4. John does not want to get arrested
5. John does not want the police to see his pot
6. John makes an attempt to hide the illegal object in his possession
7. etc.

Let us examine some more examples to enhance the taste of this mental operation (cf. Coulson 2001: 44, 49, 57, 67). Please note the presence of particular expressions prompting the inevitability of frame-shifting for arriving at viable (contextual) interpretations.

A thoughtful wife has pork chops ready when her husband comes home from fishing

By the time Mary had had her fourteenth child, she’d finally run out of names to call her husband

a. When I asked the bartender for something cold and full of rum, he recommended his wife

together with its gender variant:

b. When I asked the bartender for something cold and full of rum, she recommended her husband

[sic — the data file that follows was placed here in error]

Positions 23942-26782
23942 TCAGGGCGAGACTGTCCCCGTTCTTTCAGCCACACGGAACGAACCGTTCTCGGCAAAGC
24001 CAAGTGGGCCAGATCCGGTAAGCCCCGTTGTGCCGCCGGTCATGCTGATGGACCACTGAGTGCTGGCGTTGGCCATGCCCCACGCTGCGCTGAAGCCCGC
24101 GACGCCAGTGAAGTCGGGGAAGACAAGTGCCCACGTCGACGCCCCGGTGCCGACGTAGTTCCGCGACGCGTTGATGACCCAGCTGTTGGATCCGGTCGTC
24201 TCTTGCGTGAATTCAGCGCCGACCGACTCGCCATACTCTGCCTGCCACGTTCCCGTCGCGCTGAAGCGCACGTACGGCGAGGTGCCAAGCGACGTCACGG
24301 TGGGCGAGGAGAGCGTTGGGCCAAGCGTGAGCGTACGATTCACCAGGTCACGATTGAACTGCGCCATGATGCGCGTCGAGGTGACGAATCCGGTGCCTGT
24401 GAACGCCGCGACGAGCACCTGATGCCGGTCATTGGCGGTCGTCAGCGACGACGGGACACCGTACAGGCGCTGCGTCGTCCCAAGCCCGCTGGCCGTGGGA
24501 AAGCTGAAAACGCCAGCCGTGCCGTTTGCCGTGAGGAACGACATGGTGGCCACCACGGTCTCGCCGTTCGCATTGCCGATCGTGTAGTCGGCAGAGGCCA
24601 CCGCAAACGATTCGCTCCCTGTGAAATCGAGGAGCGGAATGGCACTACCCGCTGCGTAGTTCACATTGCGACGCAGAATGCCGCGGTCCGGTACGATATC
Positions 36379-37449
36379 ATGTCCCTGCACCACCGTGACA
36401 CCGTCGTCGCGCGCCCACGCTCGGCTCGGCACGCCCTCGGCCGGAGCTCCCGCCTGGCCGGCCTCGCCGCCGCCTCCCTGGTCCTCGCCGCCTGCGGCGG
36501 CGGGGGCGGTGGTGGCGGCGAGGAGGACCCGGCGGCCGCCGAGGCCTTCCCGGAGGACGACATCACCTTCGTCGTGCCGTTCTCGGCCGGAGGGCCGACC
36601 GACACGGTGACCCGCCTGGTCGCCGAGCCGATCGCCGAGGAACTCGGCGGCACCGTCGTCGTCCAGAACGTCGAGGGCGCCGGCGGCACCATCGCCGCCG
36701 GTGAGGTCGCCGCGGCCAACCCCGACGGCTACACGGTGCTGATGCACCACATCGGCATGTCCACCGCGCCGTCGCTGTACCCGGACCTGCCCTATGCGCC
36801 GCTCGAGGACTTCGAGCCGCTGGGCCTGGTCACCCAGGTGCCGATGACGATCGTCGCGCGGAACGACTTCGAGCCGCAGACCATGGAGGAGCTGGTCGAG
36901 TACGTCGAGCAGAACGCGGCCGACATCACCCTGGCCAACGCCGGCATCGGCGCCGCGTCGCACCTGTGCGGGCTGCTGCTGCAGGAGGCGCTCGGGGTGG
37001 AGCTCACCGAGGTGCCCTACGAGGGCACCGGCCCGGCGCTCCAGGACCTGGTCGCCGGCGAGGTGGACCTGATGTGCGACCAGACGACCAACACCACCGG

SF6: My wife did natural childbirth: no makeup

Perhaps one more example from my own university lectures:

a. I’d like to die like my grandfather; peacefully, content in his dream;
b. unlike his passengers, screaming and scared to death

There is no time to give you further detailed analyses of why and how these frame-shifting phenomena come about. Let it suffice to underline the most important consequence of these mental operations though: in order to solve the problem of (logical or epistemic) inconsistency, the opening of new mental spaces, and consequently, the construction of an emergent, blended mental space will provide for a cognitively viable solution to integrate different types of information, which sometimes are or seem to be incompatible with each other. Such results certainly offer a link to better understand the ways our reasoning and argumentative practices come about and work.
At this point I ought to summarize briefly my analysis of the mental space operations. We are to conclude that dynamic meaning construction consists of mapping cognitive models (frames, domains, schemata, etc.) from space to space while keeping track of the links between spaces and between elements and their counterparts. In semantically underdetermined lexica and contexts, there is no way a parser could produce valid derivations of the logical representations of sentence meanings.